We can only speculate what paroxysms of despair Mr. Cook would suffer if he could be revived and plunked down in our midst, where "small morsels" of news do almost literally fly back and forth, and the few weeks of separation he marveled at has become no more than a few hours. He compares letters to the newly invented "toy, the phonograph," which "will repeat what has been confided to it in the very voice of the speaker, with every tone and every inflection as clear as when first it spoke." What, I wonder, would he make of Skype?

And yet, despite the decline of letter-writing bemoaned by Mr. Cook, historians have managed to find a fair amount of correspondence written after 1887. Perhaps letters got shorter (some of those early 19th-century letters were almost novella-length, having been composed over a period of days), but people continued to write them.

And no doubt one or two hundred years from now, historians of the future will find a way to unearth our own version of correspondence, even if it means digging up hard drives from landfills in order to retrieve our e-mails.

Monday, March 2, 2009

What's in a name?

I've noticed that bloggers--and others who have a presence on the Internet--often go by pseudonyms. Sometimes they're clever (a friend of mine who started a blog on English usage chose the moniker "Kitty Literate"). Sometimes they're just puzzling to the uninitiated (several people have asked me why my son blogs as "Vicente" -- it's a long story). And, as with so many things, this phenomenon puts me in mind of the 18th and early 19th century, when it was virtually de rigueur to write under an assumed name.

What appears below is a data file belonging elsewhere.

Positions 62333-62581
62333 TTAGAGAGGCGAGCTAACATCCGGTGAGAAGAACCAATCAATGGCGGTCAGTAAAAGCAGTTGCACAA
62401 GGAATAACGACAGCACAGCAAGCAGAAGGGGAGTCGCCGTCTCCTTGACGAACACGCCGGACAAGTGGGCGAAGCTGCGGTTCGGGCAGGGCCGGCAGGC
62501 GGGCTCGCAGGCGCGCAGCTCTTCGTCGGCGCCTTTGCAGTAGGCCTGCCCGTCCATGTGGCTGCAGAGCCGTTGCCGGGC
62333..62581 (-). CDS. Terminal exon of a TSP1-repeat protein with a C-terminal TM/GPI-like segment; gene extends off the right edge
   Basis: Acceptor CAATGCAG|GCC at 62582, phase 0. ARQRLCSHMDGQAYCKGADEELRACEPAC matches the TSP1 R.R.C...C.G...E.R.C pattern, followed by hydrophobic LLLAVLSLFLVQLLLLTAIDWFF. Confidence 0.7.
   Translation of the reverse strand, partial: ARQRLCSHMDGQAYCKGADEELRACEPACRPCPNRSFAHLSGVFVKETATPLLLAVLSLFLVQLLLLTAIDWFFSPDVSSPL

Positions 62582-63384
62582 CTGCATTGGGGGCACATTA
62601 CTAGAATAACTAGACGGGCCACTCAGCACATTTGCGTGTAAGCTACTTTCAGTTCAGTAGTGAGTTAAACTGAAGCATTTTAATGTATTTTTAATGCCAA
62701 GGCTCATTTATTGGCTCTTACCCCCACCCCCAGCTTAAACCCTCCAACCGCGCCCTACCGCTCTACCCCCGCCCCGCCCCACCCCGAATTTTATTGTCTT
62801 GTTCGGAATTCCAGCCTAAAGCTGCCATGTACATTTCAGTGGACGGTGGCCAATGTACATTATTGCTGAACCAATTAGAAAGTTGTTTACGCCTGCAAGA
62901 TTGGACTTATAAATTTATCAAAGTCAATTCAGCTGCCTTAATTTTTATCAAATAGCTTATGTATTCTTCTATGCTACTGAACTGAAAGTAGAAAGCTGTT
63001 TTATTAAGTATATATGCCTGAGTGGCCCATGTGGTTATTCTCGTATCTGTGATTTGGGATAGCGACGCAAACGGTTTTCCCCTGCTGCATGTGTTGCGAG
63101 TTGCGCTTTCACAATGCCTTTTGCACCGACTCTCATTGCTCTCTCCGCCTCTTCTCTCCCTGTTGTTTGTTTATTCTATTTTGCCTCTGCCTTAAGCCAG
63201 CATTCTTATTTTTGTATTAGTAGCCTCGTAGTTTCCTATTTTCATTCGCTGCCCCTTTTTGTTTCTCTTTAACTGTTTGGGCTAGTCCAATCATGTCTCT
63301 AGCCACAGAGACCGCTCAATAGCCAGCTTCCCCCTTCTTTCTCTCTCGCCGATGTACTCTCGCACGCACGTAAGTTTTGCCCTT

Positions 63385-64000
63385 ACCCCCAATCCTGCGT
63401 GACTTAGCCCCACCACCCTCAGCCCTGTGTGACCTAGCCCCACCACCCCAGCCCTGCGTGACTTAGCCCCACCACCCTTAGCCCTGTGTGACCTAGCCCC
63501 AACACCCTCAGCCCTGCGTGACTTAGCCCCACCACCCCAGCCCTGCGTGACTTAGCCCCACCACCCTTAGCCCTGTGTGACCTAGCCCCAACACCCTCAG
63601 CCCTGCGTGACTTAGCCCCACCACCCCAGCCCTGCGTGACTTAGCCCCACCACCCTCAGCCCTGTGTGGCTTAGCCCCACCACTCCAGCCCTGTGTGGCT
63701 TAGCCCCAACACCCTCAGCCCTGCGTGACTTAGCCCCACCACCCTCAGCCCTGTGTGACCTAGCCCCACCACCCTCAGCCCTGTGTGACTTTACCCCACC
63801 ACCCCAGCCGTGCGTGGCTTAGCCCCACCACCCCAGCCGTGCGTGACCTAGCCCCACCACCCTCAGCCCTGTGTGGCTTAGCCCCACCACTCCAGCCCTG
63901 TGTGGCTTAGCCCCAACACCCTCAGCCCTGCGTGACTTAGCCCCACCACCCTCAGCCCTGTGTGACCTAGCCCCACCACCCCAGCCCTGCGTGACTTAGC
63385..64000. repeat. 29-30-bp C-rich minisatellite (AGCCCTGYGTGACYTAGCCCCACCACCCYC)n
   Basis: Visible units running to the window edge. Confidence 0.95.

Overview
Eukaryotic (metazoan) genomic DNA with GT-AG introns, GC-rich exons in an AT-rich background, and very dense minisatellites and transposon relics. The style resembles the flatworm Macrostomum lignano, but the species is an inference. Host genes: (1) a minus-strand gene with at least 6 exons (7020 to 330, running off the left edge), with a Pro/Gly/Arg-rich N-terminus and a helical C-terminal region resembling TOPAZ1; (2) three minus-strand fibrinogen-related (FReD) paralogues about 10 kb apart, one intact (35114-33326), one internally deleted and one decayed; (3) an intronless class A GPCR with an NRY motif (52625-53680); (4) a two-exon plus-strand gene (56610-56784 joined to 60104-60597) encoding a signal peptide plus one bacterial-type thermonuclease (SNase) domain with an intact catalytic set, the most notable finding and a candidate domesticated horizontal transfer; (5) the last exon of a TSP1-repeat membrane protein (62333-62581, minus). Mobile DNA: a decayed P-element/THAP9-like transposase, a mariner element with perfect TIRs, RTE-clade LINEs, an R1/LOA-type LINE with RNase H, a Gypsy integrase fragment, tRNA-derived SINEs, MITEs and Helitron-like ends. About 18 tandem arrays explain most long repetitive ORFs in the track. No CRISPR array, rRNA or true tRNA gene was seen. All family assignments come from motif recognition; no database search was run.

Perhaps the most famous example is the Federalist Papers--written in defense of the proposed U.S. Constitution--which were first published under the name "Publius," but were in fact the combined effort of John Jay, Alexander Hamilton, and James Madison. The Federalist Papers were themselves a response to two pseudonymous anti-Federalist writers, "Cato" and "Brutus." Who these guys were may still be a mystery.

As you can see, Roman names were big -- this was in keeping with the general feeling that the infant American republic harked back to the Roman one. But there were also lots of whimsical names, more on the order of "Kitty Literate." In 1797, a Richmond newspaper printed an open letter to a Virginia congressman that was signed "Timothy Tickle." And "Mr. Tickle" appended to his own letter another (fictitious) letter, signed "Simon Simple."

Lately I've been reading two magazines published in Baltimore in 1806 and 1807 that abound with these sorts of pen names: Edward Easy, Nathan Scruple, Biddy Fidget, Benjamin Bickerstaff (apparently an allusion to a now forgotten writer named Isaac Bickerstaff).

Why do people, then and now, feel the need to hide behind these inventions? I suppose the obvious answer is that anonymity is liberating -- for better or for worse. But the fact is that many of these names haven't actually guaranteed anonymity. Most of the people who read my son's blog, or my friend's, are friends or acquaintances and aware of the blogger's true identity. And it seems the same was true, in many cases, for the pseudonymous writers of the past. We may not have figured out who Cato and Brutus were, but it's possible many of their contemporaries were able to. The world was smaller then, and the world of people who mattered even smaller.